To sum up, it was a delightful day of walking around, actually seeing things I had merely looked at over the years, meeting some decidedly different and intriguing people and make a few new friends. To put the words into a picture, here are three of the walkers checking out each other’s work:
11 Years we’ve been subscribing to Smuin Ballet, and it just keeps getting better.
We went last Friday to Lesher Center with Mike and Linda, introducing them to our favorite local performing company. As usual, we were left awed by the perfection of artists.
The second act was titled Requiem for a Rose, choreographed by Annabelle Lopez Ochoa, who just happened to be sitting right behind us along with Celia Fushille, the Artistic Director and Amy London, the Ballet Master. We really like the seats we have.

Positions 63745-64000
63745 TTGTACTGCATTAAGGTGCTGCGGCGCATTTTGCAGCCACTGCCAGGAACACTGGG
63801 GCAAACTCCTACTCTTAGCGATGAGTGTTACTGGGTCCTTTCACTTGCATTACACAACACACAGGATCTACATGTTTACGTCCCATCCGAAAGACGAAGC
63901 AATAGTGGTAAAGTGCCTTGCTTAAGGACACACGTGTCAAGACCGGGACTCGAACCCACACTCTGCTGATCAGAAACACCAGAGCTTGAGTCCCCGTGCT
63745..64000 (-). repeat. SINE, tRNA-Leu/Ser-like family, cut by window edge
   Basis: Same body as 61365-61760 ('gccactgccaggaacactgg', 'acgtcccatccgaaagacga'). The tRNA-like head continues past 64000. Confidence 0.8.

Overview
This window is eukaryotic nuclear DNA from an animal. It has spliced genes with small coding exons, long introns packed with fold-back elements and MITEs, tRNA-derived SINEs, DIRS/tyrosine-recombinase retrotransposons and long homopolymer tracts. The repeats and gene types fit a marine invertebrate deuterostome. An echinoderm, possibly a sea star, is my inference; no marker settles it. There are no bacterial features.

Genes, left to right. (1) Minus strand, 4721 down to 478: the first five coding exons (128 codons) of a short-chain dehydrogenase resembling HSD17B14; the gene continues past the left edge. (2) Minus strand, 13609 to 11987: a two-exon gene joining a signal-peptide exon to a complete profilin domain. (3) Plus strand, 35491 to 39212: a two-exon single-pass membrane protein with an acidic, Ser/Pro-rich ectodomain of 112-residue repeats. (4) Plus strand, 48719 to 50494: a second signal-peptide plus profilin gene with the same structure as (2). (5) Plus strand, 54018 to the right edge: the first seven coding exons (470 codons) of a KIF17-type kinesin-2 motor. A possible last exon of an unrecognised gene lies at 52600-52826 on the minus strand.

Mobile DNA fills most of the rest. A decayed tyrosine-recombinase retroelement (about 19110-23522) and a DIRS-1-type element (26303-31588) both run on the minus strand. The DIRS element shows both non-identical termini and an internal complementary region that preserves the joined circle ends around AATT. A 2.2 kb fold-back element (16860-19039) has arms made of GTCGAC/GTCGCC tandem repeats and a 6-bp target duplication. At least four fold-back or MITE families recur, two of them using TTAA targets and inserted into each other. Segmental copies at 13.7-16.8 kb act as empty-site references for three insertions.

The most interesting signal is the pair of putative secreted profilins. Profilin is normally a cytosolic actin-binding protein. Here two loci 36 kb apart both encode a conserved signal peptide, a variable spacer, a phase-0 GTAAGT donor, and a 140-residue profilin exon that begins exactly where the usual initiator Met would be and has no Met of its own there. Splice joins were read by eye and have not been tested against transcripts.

Requiem for a Rose is a beautiful piece, with both the males and females dressed in red skirts, no shirts for the men and pale nude tops for the women. They were practically indistinguishable from each other, except for one woman with long flowing blond hair, a blue leotard and a bright red rose in her mouth. The music was from Franz Schubert.
The piece is clearly moving and evocative, but I can’t say I much understood it. Then Celia, the Artistic Director, was walking back to her seat and I asked her to explain it to Mike. (Easier to claim he need help than to admit I was at sea). She did so, then MIcky asked why they hadn’t put that in the program. The manager in his personality never takes a day off.
Today, the Smuin set out an email to subscribers discussing the creation of Requiem for a Rose. Watch it and see why we love modern dance and the Smuin Ballet so much.